On the island, Claire Littleton (Emilie de Ravin) watches Eko whittling scripture into the head of his club, and mentions that Charlie Pace (Dominic Monaghan) carries a Virgin Mary statue. Eko immediately demands to see the statue, which he breaks open and shows Claire the heroin inside. Eko then goes to Charlie, demanding him to take him to the plane.

Meanwhile, Locke teaches Michael Dawson (Harold Perrineau) how to use a gun, and Michael then asks Kate Austen (Evangeline Lilly) to have her shift at the hatch computer. At the computer, Michael continues his conversation with his son Walt (Malcolm David Kelley), which is interrupted by the arrival of Jack Shephard (Matthew Fox), who remains unaware of it.

On the way to the Beechcraft, Eko and Charlie find a parachute in a tree, which leads to the corpse of a Nigerian man dressed as a priest that Boone Carlyle (Ian Somerhalder) and John Locke (Terry O'Quinn) had previously found. When Eko sees the dead man's gold tooth, he tells Charlie that the man "saved his life." Charlie loses his way, and Mr. Eko tells him to climb a tree. As he is above the tree, explosions and a cloud of black smoke emerge from the jungle. It confronts him whilst flashing images to him of his past. Mr. Eko stands his ground, despite Charlie telling him to run, and stares at the smoke before it pulls back and disappears. Eko and Charlie then find the plane, inside which Eko finds another corpse which Eko recognizes as Yemi. After taking the cross from Yemi's body, Eko tells Charlie that it is his brother, gives Charlie a Virgin Mary statue "for the one [he] broke" and sets the plane on fire. Charlie asks Eko if he is a priest himself, and as Eko puts the cross around his neck he replies "Yes, I am." The two then recite Psalm 23 from the Old Testament as the plane burns.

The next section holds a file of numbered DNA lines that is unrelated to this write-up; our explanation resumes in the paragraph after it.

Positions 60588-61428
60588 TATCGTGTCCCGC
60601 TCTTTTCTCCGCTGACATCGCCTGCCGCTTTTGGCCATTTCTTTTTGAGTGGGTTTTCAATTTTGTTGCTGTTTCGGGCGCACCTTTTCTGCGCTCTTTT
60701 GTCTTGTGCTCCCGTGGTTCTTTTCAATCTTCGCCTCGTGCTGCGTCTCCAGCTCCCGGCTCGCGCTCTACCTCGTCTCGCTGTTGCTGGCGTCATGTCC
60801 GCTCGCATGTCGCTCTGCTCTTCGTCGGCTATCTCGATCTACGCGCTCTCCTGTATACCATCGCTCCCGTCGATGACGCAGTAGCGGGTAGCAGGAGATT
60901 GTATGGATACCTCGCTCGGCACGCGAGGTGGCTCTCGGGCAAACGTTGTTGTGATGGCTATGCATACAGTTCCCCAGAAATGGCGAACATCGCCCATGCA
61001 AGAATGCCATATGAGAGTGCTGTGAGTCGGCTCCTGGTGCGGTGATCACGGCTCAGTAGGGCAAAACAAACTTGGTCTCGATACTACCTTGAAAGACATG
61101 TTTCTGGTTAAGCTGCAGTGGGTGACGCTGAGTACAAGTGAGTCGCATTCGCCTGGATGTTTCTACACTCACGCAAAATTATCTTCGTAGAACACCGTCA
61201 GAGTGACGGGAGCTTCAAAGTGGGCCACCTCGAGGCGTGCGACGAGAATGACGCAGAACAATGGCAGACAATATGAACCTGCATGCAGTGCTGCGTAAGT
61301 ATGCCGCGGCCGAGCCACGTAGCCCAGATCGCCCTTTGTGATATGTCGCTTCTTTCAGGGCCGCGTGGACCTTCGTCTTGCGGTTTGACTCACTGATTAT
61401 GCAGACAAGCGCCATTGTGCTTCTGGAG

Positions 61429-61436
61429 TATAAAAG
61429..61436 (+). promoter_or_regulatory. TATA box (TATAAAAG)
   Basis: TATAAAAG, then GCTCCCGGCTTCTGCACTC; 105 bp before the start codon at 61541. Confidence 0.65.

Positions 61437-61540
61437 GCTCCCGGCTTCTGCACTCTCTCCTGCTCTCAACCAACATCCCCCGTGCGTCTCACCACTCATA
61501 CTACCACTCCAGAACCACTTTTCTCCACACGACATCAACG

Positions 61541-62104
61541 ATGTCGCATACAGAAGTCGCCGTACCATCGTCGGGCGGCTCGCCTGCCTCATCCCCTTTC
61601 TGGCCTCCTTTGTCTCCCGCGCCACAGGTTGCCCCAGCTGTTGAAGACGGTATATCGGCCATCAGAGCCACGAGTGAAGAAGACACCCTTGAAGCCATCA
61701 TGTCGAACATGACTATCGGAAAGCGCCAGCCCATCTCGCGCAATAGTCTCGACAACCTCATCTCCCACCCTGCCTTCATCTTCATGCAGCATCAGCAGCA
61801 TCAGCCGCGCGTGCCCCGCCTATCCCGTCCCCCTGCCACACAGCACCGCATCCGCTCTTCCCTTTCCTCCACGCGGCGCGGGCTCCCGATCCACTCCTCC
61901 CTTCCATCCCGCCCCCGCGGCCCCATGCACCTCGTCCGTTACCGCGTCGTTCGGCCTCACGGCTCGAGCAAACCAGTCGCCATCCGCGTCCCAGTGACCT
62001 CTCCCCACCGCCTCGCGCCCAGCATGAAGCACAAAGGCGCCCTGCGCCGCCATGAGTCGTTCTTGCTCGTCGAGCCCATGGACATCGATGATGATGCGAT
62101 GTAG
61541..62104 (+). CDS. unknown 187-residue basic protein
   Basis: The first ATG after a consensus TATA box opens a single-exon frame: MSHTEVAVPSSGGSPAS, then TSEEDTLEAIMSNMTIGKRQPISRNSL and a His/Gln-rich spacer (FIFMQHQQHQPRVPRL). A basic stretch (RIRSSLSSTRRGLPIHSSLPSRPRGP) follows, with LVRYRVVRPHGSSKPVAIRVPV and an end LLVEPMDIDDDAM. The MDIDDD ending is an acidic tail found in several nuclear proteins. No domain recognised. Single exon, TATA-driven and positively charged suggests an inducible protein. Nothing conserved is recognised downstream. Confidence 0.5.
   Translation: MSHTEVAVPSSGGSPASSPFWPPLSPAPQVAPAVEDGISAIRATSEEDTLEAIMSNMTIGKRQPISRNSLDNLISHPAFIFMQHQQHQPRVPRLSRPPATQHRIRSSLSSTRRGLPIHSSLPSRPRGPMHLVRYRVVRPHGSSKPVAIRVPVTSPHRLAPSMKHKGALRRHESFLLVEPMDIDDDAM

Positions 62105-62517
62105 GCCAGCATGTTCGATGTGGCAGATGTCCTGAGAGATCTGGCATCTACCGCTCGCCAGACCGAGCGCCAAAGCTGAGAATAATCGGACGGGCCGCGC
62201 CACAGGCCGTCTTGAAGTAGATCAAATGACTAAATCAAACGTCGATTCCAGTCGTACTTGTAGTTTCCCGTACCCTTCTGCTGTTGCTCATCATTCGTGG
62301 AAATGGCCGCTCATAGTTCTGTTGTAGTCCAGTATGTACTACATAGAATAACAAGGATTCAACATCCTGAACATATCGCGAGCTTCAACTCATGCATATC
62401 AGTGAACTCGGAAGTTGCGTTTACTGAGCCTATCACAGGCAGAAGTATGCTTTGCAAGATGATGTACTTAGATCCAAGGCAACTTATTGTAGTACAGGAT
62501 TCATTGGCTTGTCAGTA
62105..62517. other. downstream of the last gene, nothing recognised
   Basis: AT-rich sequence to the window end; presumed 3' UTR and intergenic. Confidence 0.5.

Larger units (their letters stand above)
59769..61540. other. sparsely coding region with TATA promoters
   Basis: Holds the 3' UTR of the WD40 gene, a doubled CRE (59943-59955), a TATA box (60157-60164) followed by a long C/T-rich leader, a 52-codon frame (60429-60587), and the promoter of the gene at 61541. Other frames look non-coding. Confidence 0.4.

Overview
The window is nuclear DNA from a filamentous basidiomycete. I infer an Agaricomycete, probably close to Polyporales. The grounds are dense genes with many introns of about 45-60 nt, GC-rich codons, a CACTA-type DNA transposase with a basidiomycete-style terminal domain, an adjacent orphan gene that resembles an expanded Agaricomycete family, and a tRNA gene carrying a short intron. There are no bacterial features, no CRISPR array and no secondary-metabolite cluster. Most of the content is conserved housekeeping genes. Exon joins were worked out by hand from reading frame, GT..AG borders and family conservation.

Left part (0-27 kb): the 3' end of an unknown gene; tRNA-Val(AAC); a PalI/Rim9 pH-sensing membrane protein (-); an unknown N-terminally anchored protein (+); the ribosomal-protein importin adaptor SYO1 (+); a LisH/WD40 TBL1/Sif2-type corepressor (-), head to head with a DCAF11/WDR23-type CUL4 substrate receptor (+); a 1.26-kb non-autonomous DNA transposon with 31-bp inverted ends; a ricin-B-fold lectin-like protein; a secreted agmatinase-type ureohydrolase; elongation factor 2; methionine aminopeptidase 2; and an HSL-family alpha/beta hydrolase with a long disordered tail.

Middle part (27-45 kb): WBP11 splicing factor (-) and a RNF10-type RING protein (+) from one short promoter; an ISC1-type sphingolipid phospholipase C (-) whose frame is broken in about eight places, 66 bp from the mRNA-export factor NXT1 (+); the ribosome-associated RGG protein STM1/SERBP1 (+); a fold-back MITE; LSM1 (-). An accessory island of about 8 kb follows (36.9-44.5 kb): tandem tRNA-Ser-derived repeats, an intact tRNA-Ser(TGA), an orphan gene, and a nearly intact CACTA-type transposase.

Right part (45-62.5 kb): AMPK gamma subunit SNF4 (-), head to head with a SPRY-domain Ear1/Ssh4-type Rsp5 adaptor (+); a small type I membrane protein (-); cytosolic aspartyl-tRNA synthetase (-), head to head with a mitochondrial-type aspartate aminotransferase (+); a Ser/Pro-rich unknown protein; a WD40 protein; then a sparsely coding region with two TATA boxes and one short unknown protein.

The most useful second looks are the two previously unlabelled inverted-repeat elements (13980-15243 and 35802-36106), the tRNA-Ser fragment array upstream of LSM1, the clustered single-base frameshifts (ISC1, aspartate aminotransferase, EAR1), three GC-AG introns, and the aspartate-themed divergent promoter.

After arriving at the camp, Charlie apologizes to Claire, but Claire tells him to leave her and her son alone. Charlie then goes into the jungle, and opens a hiding place where he is keeping Virgin Mary statues to put the one Eko gave him.